Elouise

©Elouise Renich Fraser, 17 April 2019
Hummingbird and Roses artwork found at pinterest.com

Sunday afternoon walk and my heart

Spring air hangs breathless and damp
Broken by chirping bird songs
And children’s muffled voices
Clouds roll in silent and gray
Saturated with sprinkles
Gathering for a shower

The gathering shower turned into a ferocious thunder and lightning storm–over 500 lightning strikes last night in Philly! I slept through every moment of it. Astonishing. Today the storm is over the Atlantic, and blustery wind has moved in. Temperatures drop by the hour.

Nonetheless, beautiful green leaves, colorful flowering trees and shrubs, and small wildflowers are taking over! No turning back the clock.

During the last month I rearranged my daily routines to support what my heart wants and needs. Sometimes it’s as simple as postponing grocery shopping. Other times, it’s not so easy. Like staying home from church two of the last four Sundays after waking up with an unsteady heartbeat and the weakness that comes with it.

On the other hand, during the same time frame I visited with two of my woman friends, talked with at least two others on the phone, had email correspondence with a few others, enjoyed tea and conversation with our next-door neighbors, walked regularly with D, talked with our son and daughter via phone, and played with Smudge.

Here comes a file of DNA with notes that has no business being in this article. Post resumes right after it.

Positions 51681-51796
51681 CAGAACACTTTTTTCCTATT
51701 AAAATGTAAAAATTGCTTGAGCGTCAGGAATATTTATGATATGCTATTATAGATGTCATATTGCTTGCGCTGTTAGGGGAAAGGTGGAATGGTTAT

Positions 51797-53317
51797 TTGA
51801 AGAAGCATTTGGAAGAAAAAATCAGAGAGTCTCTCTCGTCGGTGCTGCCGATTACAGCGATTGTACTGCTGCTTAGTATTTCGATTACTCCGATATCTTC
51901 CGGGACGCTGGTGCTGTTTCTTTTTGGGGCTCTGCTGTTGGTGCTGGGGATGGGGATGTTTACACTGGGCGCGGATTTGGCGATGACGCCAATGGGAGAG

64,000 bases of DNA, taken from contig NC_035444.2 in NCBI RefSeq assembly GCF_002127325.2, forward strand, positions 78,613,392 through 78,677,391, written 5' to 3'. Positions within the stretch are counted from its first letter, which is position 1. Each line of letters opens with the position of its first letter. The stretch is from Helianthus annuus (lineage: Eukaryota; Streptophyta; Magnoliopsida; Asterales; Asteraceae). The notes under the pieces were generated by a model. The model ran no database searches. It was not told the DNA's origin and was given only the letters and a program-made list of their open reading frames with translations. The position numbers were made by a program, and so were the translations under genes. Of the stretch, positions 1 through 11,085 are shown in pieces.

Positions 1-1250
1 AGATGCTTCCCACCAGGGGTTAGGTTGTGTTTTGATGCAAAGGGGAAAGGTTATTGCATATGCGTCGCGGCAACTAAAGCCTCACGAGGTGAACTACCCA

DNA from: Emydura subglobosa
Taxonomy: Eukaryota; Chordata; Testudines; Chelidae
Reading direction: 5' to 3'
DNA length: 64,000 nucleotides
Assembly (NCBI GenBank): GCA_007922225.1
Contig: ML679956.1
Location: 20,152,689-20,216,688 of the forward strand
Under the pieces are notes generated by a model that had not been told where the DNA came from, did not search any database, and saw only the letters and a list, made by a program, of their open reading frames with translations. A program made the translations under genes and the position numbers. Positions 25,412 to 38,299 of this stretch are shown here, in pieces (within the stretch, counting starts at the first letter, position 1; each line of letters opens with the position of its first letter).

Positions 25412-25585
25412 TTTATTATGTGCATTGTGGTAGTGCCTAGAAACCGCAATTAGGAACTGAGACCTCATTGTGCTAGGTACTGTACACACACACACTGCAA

I’ve also posted from time to time, enjoyed hearing from some of you, and saw others peeking out from your gravatars!

So here’s to a thoughtful Holy Week, listening to all nature sing on and off-key, and staying in touch with ourselves and with the Great Shepherd of the sheep. Much we need Thy tender care.

Elouise

©Elouise Renich Fraser, 15 April 2019
Photo of Center City, Philadelphia; taken by Bill Cannon; found at fineartamerica.com
Photo of Smudge playing hide and seek, taken by me!

one last slow dance

wispy silver veins
gleam frosty white lavender
cling to each other
floating on mid-summer air
one last slow dance together

©Elouise Renich Fraser, 2 April 2019
Photo taken DAFraser Summer 2016, Glen Eyrie Conference Center, Colorado